Sound of the Evolution: Ear-itated No More.

“Can you hear me now?”

One word to describe Apple? Mine would be: Evolution. When taking any of their products into consideration, ask yourself this: When was the last time this product was updated? Probably not too long ago..

The trick with Apple is, that nothing is “too small” to change. Any change, no matter how seemingly incremental is done with purpose at Apple. This ranges from the bigger products such as laptops and tablets to the smaller, such as with their earphones. Considering there isn’t exactly a shortage of Operations-related Apple news on our blog site, what’s one more? Apple’s operations are so constantly in flux and evolving, there’s a lot to explore with their operations/products.

Shortly following the release of the iPhone 5, people were suddenly seeing a television commercial for the newly redesigned slick Apple earphones, now dubbed Earpods. The commercial effectively highlighted all the issues consumers had with the previous headphones incarnation, and explained how the new Earpods were designed for comfort, quality and sound transmission. While some might think this minor change to such a small product isn’t a big deal, the fact is that it actually is a big deal, especially from an operations standpoint.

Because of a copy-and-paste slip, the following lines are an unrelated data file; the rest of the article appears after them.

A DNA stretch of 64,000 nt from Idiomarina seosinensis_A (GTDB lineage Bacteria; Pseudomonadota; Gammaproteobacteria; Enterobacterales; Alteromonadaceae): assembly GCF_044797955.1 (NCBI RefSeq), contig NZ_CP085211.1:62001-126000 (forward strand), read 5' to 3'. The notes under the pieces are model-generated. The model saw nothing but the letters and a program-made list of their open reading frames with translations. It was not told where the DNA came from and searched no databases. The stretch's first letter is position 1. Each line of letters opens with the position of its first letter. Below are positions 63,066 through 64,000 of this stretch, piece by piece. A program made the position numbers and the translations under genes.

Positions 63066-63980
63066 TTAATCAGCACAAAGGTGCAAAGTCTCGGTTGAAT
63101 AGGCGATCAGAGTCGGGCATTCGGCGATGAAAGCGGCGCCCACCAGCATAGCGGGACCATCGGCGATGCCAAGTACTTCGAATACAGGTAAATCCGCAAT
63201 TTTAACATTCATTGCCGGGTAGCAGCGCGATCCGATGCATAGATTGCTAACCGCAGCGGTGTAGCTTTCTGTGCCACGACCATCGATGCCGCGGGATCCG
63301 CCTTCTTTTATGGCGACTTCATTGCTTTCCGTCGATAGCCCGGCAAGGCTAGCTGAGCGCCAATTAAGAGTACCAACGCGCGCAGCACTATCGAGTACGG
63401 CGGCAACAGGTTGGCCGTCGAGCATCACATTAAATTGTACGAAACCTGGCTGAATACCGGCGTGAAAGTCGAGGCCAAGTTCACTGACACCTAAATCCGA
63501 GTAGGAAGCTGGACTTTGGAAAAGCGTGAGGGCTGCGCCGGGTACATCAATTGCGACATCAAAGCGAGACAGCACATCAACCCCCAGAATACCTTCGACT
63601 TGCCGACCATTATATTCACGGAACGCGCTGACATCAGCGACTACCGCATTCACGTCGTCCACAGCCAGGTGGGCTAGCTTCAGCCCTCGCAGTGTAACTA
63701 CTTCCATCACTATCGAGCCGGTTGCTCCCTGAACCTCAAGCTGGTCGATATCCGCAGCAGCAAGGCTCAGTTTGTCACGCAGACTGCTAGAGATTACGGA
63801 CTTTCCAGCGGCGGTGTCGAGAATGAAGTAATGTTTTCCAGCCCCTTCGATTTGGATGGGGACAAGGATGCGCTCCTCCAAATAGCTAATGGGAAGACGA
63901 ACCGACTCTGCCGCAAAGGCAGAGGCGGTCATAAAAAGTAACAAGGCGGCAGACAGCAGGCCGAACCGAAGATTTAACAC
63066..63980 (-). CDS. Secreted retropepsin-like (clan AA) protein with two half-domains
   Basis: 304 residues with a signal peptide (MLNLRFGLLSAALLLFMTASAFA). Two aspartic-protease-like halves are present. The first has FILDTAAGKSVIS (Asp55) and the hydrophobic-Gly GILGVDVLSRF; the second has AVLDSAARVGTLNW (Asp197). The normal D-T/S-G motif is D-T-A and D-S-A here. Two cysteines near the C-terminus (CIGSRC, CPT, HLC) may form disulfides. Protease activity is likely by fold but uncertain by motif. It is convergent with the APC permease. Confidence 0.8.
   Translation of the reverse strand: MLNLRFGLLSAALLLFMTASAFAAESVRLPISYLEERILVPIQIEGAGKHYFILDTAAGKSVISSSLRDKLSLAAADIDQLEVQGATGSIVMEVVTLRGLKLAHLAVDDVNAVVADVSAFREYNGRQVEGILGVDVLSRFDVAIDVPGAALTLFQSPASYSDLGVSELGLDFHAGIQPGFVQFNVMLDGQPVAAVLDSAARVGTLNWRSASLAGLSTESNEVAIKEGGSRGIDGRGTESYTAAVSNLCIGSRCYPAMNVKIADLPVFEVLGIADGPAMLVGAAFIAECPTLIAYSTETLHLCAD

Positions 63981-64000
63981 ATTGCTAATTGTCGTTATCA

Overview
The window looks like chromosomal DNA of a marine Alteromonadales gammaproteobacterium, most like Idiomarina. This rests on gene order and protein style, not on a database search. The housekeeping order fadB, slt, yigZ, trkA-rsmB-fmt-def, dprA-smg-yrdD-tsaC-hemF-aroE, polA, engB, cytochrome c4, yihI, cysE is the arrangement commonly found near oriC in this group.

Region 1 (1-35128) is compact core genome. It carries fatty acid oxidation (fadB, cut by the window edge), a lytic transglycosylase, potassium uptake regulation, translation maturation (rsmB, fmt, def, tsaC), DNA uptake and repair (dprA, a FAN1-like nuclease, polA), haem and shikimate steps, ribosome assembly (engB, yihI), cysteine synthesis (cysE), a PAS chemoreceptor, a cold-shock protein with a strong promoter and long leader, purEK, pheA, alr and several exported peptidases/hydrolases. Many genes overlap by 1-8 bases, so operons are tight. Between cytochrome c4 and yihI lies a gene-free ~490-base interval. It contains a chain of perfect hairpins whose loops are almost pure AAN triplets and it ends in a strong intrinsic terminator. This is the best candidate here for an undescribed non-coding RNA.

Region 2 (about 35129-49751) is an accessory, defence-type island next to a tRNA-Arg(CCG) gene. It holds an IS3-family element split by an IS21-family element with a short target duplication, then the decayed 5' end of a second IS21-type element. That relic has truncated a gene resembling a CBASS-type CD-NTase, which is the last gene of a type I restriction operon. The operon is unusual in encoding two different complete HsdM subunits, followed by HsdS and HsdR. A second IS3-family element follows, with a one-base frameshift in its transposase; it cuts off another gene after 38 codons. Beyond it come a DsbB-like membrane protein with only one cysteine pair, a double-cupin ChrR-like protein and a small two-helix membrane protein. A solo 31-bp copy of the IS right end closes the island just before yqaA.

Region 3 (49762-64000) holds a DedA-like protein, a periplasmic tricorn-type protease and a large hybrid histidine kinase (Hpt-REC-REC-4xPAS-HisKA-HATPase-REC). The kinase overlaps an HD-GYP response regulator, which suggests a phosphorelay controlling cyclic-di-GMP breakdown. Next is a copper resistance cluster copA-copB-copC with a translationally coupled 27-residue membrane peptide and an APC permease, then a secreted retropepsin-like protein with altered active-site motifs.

Think back to product strategy options in chapter five’s Design of Goods and Services. When we think about Apple’s products and their constant changes and updates, this evolution technique of theirs is a clear example of the differentiation product strategy. Consider their aluminum laptops, iPad introduction, the iPod, the touchscreen smartphone and the App store. All of which revolutionized the electronic product industry, often imitated by competitors but never replicated. Apple effectively dominated their market because they introduced most of these product concepts, they wanted their products to have an edge that their competition lacked.